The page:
Fairness and respect key to police ‘stop and search’ powers
Promoting public safety and preventing and detecting crime are the main aims of a new code of practice on stop and search powers.
In use from today, the code was developed with an expert group led by John Scott QC , received widespread public support during consultation and was unanimously approved by the Scottish Parliament.
The code sets out that use of powers must be necessary, proportionate and in accordance with the law and recognises that specific guidance on dealing with children and vulnerable adults is required.
Justice Secretary Michael Matheson said: “The ability of police to stop and search individuals can be an intrusion into liberty and privacy, but remains a valuable tool in combating crime.
“I have spent some time with police officers using the new code on our streets and am in no doubt that such searches will be carried out with fairness, integrity and respect.
“The views expressed during the consultation period were absolutely key to shaping the new code. I am very pleased to see it in use and believe that the public can now have even greater confidence in Police Scotland as they carry out their duties.”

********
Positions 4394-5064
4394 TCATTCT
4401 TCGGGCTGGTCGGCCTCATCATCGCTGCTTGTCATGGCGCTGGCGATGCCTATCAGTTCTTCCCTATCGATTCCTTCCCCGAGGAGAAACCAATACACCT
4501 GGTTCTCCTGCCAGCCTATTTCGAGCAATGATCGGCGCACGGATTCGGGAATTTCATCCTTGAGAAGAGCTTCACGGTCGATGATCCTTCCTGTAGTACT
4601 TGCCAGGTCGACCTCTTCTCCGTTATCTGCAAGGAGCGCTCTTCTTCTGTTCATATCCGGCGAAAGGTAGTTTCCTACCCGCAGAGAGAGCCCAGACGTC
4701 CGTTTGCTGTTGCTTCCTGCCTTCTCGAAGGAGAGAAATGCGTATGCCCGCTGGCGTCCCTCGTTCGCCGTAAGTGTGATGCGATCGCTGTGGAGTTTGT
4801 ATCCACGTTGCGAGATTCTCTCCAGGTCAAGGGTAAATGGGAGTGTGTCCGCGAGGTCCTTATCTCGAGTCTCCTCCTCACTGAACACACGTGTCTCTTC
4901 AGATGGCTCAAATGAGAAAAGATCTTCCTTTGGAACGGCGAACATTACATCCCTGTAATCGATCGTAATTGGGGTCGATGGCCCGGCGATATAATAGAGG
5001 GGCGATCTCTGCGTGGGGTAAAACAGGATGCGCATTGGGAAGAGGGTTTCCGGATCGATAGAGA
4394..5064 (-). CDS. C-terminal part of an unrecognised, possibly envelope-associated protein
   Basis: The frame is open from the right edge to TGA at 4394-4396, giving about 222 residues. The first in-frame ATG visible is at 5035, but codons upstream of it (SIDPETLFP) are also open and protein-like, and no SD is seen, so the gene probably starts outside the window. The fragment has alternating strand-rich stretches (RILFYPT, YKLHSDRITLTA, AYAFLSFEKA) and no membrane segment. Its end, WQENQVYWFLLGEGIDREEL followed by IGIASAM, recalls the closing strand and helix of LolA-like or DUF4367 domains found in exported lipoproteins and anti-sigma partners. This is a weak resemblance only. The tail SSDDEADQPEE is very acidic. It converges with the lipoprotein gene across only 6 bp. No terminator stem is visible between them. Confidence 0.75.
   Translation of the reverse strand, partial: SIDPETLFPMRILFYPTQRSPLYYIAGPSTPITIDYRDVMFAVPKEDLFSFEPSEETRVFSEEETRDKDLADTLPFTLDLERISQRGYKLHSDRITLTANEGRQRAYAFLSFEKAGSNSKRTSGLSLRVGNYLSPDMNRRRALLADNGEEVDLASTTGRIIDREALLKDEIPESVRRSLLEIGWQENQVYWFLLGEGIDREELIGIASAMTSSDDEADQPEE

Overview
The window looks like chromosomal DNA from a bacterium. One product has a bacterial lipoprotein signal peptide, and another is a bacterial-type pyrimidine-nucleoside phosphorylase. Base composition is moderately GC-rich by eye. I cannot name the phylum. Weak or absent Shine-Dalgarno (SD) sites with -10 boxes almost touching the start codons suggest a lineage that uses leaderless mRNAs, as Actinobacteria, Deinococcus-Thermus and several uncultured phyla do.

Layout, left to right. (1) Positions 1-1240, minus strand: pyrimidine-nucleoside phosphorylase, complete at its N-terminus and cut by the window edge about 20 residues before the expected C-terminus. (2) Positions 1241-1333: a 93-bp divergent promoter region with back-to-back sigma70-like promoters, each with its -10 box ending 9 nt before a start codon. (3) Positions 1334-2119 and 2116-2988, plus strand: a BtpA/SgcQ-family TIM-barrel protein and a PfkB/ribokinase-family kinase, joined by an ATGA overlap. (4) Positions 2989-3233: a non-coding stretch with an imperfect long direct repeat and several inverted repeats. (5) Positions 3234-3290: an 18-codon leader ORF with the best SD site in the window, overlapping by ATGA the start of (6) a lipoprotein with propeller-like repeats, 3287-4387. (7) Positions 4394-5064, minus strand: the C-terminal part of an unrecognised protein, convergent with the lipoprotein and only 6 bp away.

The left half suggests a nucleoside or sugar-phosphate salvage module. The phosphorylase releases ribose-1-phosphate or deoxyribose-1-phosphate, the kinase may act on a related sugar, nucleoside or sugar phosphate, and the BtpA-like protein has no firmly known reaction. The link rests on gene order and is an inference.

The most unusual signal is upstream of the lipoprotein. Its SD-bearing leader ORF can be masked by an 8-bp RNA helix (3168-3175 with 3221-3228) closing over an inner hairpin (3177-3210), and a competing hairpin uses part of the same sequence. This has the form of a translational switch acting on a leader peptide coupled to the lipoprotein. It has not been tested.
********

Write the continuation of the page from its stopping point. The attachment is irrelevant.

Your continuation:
Police Scotland assistant chief constable Mark Williams added: “Police Scotland welcomes the introduction of the Code and has worked closely with the Scottish government to support its development. It provides clear guidance to all our officers and places the rights of the individuals at the centre of any decision to carry out a search.
“In preparation for the introduction of the code all frontline officers have received training and we will continue to work closely with partners, particularly children and young people, to monitor its impact.”